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Why women are the secret weapon to tackling climate change

From Christiana Figueres, Special to CNN
March 6, 2014 -- Updated 1733 GMT (0133 HKT)
  • Climate change impacts women at a greater scale, especially in developing countries
  • Small scale farming, cooking, fetching water, and walking long distances put women at risk
  • Women are also key figures in tackling climate change and developing new solutions
  • Four easy steps can increase gender equality and lessen the climate change impact

Editor's note: Christiana Figueres is the Executive Secretary of the United Nations Climate Change secretariat. Momentum for Change is a secretariat initiative that shines a light on women's leadership in addressing climate change. Follow Christiana Figueres on Twitter: @CFigueres

(CNN) -- As countries around the world look to celebrate International Women's Day on Saturday, it is important to reflect on the unique position of women when it comes to climate change.

Although climate change affects all people, women often bear the brunt in places where the impacts of climate change are already being felt. This is due to their central role in their families and communities.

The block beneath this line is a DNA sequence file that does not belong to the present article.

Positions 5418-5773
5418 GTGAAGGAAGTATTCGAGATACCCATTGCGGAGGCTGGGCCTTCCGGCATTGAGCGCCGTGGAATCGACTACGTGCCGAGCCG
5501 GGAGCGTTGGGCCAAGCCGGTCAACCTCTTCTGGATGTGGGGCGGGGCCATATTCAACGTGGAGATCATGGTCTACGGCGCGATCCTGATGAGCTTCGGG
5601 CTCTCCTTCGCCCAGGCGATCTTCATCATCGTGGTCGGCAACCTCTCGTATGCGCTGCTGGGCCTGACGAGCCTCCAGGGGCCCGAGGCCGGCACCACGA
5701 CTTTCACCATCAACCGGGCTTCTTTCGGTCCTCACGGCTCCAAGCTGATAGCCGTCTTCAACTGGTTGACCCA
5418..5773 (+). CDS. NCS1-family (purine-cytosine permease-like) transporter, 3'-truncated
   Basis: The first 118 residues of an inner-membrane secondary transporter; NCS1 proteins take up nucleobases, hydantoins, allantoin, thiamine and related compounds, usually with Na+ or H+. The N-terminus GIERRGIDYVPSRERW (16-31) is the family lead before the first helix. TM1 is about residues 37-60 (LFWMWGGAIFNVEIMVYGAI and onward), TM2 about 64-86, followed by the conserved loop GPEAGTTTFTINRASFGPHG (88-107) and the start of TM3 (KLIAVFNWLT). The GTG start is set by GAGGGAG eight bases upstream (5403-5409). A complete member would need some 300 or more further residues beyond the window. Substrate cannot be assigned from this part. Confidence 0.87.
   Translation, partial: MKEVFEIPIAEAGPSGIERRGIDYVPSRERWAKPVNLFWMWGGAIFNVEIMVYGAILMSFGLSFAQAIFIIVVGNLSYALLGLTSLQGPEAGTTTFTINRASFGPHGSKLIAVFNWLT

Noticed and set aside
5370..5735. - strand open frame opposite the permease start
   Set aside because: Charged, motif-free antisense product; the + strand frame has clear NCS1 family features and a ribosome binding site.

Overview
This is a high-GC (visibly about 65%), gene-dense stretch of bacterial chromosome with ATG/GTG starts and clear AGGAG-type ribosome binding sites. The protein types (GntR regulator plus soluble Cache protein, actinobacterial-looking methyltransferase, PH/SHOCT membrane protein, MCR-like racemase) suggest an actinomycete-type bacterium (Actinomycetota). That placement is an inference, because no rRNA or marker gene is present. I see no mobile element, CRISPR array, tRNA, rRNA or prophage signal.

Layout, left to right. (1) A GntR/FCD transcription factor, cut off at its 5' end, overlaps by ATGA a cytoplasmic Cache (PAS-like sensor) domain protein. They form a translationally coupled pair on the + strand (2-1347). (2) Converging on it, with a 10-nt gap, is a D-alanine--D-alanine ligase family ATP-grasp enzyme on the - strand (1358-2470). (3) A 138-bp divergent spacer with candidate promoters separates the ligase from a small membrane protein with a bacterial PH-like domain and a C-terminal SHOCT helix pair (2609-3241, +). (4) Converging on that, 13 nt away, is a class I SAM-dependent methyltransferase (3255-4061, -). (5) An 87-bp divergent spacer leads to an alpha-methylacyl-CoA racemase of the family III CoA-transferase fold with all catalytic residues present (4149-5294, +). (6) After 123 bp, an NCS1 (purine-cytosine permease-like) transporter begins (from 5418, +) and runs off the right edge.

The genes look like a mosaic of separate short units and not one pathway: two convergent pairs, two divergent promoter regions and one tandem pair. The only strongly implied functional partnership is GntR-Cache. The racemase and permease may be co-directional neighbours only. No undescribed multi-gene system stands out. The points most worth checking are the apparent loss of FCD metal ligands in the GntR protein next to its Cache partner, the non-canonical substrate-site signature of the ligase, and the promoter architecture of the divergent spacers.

For example, most of the world's small-scale farmers are women, producing most of the food. This is especially true in developing countries where men often must leave their villages in search of work.

Christiana Figueres, Executive Secretary of the United Nations Climate Change secretariat
Christiana Figueres, Executive Secretary of the United Nations Climate Change secretariat

Climate change makes farming more difficult for these women. When crops fail due to flooding, drought or soil erosion, less food is produced and women are under pressure to feed their families.

To cook the food they can produce, fifty per cent of women around the world still burn wood, dung, coal and other traditional fuels for cooking inside their homes.

The resulting air pollution in unventilated homes releases high levels of black carbon, causing approximately 1.5 million deaths a year, mainly of women and children in the poorest communities in the world.

When the climate changes, women work harder and longer. As food, fuel and water become scarce, women have to walk farther to collect them. Long treks often put women at a greater risk of violence. All of this in regions where women are also the health care providers and caregivers in their families.

When extreme weather conditions do hit—something we're seeing with increased regularity—women suffer the most. This is often linked to their lack of rights. For example, many can't leave their homes during emergencies if they lack a male escort.

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It's easy to label these women as victims, but what makes them vulnerable also makes them pivotal to climate change action. Whether in developing countries or in developed countries, women stand at the front lines in the battle against climate change: as providers of water, food, and energy or as leaders in businesses, communities and politics. Women are in a unique position to recognize some of the opportunities that climate change provides.